Understanding the Carbon and Water Budget at the Regional Scale
Using State-of-the-Art Observations, Satellites, and Numerical Models:
The Neuse River Basin Case Study
Over the past five years, we have expanded the well-known Regional Atmospheric Modeling System (RAMS) into a state-of-the-art Earth System Model (ESM). Unlike the current generation of global climate models (GCMs), OLAM solves a finite-volume analog of the full compressible Navier-Stokes equations in conservation form. Its grid configuration enables local mesh refinement to any degree without the need for special grid nesting algorithms. This capability is particularly advantageous for studying multiscale complex interactions between local, regional and global climate processes and to better understand the implications of local and/or regional change on the global climate and vice versa. While the dynamical core of OLAM is completely new, its physics are borrowed from RAMS, thus enjoying reliable and robust parameterizations, including land-surface processes, clouds, radiation and turbulence. Both RAMS and OLAM are coupled with ED2, the second generation of the Ecosystem Demography model. Modern satellites provide crucial initialization data for the coupled model.
Simultaneously with this modeling effort, we have developed the Helicopter Observation Platform (HOP), a new aircraft facility that can be used for in situ and remote measurements at very low altitude and very slow speed. The HOP is currently equipped with sensors for measuring fluxes of carbon dioxide, moisture and sensible heat at a resolution never achieved before by other research aircraft (see video clip at www.hop.cee.duke.edu).
The specific goal of the project proposed here is to better understand the exchange rate of water and carbon between the ground surface and the atmosphere at multiple temporal and spatial scales. This rate seems to be affected by multiple ecological factors and hydrological and atmospheric processes that remain to be elucidated. The ultimate goal of this project is to improve the parameterization of land-atmosphere interactions in OLAM, so that more accurate scenarios of carbon and water exchanges between the ground and the atmosphere can be made at the local, regional and global scales. This has a considerable impact on our capability to simulate (and, therefore, understand and predict) global change and should be a key issue to be investigated at the Center for Global Change.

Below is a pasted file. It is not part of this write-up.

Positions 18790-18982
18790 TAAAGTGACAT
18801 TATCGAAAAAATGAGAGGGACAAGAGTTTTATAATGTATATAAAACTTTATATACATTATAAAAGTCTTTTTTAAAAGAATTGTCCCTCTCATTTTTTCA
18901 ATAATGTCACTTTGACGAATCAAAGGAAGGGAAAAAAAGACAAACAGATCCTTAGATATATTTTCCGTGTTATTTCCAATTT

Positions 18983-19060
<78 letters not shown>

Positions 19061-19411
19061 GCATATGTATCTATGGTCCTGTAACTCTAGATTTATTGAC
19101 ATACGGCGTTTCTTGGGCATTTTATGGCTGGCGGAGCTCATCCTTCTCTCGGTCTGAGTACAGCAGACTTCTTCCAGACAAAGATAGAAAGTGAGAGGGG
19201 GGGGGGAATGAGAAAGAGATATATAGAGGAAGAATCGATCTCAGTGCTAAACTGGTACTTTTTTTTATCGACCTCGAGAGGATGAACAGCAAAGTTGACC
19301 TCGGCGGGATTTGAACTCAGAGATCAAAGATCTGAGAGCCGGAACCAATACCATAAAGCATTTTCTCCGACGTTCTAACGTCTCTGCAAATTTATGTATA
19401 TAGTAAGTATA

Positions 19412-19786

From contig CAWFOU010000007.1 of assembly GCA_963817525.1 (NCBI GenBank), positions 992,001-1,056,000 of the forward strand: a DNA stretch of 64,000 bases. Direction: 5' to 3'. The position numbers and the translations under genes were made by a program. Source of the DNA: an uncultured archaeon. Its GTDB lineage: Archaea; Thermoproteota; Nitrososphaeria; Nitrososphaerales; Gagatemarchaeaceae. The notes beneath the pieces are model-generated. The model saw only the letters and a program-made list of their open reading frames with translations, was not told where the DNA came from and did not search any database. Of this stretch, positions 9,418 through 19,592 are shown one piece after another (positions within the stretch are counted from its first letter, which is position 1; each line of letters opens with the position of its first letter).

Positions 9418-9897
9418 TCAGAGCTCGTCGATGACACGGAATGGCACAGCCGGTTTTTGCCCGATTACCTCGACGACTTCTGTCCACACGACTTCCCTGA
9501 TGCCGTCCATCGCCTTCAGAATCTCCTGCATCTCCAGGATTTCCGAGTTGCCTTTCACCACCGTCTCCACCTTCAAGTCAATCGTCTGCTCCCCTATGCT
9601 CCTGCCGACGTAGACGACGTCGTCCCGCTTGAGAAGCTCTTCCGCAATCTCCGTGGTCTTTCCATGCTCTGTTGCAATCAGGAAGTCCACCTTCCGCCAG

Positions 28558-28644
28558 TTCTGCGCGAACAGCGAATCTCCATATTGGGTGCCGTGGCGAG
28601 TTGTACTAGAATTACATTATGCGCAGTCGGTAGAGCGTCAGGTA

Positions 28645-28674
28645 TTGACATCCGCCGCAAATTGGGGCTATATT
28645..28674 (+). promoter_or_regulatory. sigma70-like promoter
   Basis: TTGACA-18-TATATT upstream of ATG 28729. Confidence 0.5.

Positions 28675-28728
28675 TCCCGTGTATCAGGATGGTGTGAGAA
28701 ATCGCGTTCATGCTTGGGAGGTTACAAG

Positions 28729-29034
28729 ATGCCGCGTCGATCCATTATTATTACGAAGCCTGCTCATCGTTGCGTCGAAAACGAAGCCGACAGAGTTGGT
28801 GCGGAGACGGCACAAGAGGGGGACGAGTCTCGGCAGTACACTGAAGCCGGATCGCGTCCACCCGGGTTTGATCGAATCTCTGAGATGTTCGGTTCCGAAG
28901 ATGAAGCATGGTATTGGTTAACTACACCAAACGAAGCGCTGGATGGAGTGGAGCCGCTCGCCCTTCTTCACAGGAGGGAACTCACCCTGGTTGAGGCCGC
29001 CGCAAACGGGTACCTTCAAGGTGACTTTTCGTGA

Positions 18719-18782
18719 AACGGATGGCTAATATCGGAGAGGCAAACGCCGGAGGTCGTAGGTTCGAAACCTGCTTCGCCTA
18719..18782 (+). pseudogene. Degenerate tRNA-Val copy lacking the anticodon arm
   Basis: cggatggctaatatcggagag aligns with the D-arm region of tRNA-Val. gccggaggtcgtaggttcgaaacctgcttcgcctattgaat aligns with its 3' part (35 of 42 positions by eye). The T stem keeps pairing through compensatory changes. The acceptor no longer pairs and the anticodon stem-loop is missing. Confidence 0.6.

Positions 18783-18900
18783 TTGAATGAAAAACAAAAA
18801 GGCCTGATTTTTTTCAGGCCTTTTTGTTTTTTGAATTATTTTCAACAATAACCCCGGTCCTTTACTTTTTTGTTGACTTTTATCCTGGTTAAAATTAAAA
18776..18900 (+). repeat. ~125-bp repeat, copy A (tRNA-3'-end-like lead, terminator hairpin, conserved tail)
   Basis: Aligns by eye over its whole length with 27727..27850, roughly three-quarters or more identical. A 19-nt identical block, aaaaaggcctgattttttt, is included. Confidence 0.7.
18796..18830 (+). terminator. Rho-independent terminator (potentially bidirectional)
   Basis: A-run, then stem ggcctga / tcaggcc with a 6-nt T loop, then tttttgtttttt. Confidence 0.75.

For this purpose, we will first use in synergy HOP and ground-based measurements, regional and global reanalyses, and satellite observations, to evaluate our capability to simulate with OLAM/ED2 the balance of CO2, moisture and heat at the "basic" climate (modeling) scale (i.e., the smallest domain likely to be represented in a single grid element of a typical regional climate model and/or a next-generation global climate model, namely about 30 x 30 km), up to the basin scale. We assert that unless a fully coupled model can represent correctly these balances at this "basic" scale, it is unlikely that regional and/or global budgets will be obtained accurately. We also claim that such a task was not possible before HOP and OLAM/ED2 were developed and that the time is now ripe for achieving this new scientific milestone. We then intend to use the validated model to quantify the net CO2 and water balance of ecosystems and exchanges with the atmosphere at multi-scales, including their spatial and temporal variation with respect to vegetation type, phenology, changes in land use, management and disturbance history.
The working group is composed of:
Roni Avissar, Civil and Environmental Engineering, Duke University
Ram Oren, Environmental Sciences and Policy, Duke University
Amilcare Porporato, Civil and Environmental Engineering, Duke University
Gabriel Katul, Environmental Sciences and Policy, Duke University
Rob Jackson, Environmental Sciences and Policy, Duke University